Despite fears of global recession, why India Inc is confident of India growth 

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During a discussion at CII, Uday Kotak mentions that the interest rate trajectory in India would depend more on the signals provided by the US Fed

Our Bureau
New Delhi/Mumbai

Despite the global recession, India is emerging as a beacon of hope, according to a CXO survey by Benori Knowledge, a new-age provider of custom research and analytics solutions. Indian CXOs are overwhelmingly confident about the state of the national economy in 2023.

Industry leaders optimistic of growth in 2023 with automotive & industrial manufacturing and pharmaceuticals sectors being the most optimistic 84 per cent of CXOs confirm their optimism towards growth with leaders from the automotive and industrial manufacturing (77 per cent) and pharmaceuticals (85 per cent) industries being the most hopeful. This aligns with the growth the automotive and manufacturing industry has experienced in 2022, driven by multiple factors like increasing FDI inflow (hit USD 21.34 billion mark in FY 2022), EV growth, lower labor costs and improving infrastructure and government initiatives, among others.

Increasing interest from foreign entities to outsource the production of medication in India has the pharma industry poised to achieve significant growth going forward.

Meanwhile, highlighting the country’s potential to further strengthen its economy, Kotak Mahindra Bank MD and CEO Uday Kotak on Thursday said India’s rise would depend on its performance in absolute GDP and absolute per capita income, current account and fiscal management.

Speaking at the Confederation of Indian Industry (CII) Global Economic Policy Summit 2022, Kotak said, “The Indian economy today, with a size of about USD 3.2 trillion and the fifth largest in the world, presents significant potential and opportunities to move up the ladder to be top among three in the world. Its realization would depend essentially on four metrics – our economic performance in terms of absolute GDP, absolute per capita income instead of the PPP comparison, getting better on the two profit and loss accounts namely current account and fiscal management.” To develop world-class Indian companies, Kotak stressed the need to build scale in manufacturing based on cutting-edge product innovation and developing IP rights rather than depending on arbitrage alone to secure an advantage.

During the discussion, Kotak also mentioned, as an aside, that the interest rate trajectory in India would depend more on the signals provided by the US Fed.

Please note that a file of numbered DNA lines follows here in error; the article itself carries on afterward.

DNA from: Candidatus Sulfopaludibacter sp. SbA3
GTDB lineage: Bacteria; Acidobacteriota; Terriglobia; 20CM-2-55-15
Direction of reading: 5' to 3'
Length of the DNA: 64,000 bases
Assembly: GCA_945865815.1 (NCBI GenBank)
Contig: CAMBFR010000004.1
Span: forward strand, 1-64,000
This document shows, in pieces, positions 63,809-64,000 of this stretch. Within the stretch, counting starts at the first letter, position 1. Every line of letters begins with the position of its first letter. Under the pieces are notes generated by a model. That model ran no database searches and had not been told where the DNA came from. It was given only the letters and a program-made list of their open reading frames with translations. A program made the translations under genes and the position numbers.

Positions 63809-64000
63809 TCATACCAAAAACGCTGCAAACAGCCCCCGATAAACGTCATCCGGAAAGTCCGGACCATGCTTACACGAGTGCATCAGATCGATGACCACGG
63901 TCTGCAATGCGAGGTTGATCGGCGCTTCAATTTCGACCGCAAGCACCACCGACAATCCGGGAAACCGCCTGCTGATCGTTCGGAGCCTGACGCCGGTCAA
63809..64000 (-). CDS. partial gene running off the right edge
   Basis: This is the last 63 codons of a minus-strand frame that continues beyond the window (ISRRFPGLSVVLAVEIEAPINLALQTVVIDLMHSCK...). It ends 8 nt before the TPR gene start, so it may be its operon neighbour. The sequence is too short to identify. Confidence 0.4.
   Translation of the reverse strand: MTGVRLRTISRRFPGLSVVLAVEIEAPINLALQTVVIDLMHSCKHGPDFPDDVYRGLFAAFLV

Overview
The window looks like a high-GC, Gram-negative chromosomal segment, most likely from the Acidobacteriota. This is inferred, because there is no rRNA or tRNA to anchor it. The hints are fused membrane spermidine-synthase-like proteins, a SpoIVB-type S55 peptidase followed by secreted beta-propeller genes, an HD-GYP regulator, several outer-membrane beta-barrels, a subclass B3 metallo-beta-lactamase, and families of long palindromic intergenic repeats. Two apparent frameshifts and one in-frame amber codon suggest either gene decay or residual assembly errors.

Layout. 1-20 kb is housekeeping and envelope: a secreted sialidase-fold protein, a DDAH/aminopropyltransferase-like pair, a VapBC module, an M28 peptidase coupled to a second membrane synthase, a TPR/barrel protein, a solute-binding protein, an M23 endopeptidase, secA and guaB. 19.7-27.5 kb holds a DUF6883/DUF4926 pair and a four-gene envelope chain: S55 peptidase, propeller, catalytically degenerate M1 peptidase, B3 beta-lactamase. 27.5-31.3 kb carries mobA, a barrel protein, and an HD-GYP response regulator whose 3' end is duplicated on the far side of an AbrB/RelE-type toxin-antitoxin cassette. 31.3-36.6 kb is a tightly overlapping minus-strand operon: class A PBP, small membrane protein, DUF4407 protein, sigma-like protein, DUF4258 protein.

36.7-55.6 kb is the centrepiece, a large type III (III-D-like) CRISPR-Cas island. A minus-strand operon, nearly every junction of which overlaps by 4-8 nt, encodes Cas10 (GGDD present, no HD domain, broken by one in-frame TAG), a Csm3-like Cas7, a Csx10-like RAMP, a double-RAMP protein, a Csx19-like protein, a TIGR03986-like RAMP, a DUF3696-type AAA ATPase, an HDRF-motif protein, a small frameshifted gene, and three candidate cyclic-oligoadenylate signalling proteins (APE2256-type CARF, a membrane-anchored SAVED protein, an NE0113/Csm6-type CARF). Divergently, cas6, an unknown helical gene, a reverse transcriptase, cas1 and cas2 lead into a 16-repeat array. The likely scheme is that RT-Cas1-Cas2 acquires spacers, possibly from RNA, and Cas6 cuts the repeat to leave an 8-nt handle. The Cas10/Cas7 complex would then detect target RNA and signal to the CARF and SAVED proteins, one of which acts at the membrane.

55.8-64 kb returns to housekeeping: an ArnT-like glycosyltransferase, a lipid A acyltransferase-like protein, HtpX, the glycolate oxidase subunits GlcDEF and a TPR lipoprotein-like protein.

While articulating his views, Sanjiv Bajaj, President, CII said that “Credit needs to be given to the government for continuous and consistent investment from their side in public infrastructure, which has really helped us over the last few years.”

While the aspect of developing new manufacturing capacities holds promise, its realization would depend on the execution of policies, stated Bajaj. He further alluded to four broad areas–namely aligning industry and trade policies, building a strong financial sector to support the real economy, augmenting education and healthcare expenditure to build people capacity, and expanding the share of manufacturing by expanding the PLI in labor-intensive areas which would accelerate our journey towards a USD 40 trillion economies. He also referred to coordination between the Centre and States for building a consensus on policies.

Sanjiv Puri, Vice President, CII and Chairman and MD, ITC Ltd lauded the transformative policy initiatives such as Gentisate and infrastructure investment to transform the economy. The policy initiatives, going forward, should play to India’s strengths in human resources for growth to be resilient, sustainable, and inclusive. For example, services have the potential to lead our development journey. Similarly, raising agriculture incomes, and adapting agriculture value chains to extreme climate conditions needs a priority.

Baba Kalyani, Chairman and MD, Bharat Forge Ltd, mentioned that India must move fast to emerge from a factor-driven economy to an innovation-led economy. Stressing the primacy of innovation in manufacturing, he said that there are pockets of opportunities in select areas such as railways which India is leveraging to move ahead. We should change from traditionally being a country of traders to that of manufacturers like in China for which we require investment and capital.

Leaders from India Inc. say that despite the impending global recession, they intend to scale their digital transformation budgets in the upcoming year, with 42 per cent of leaders highlighting the integration of emerging technologies as one of the major themes for 2023.

Regarding talent management, finding the right talent represents the biggest challenge (62 per cent) and leaders expect skill gaps in the workforce to widen in 2023. Moonlighting, which has recently been highlighted as a concern for remote and hybrid businesses, was only seen as a worrying phenomenon by 20 per cent of leaders.

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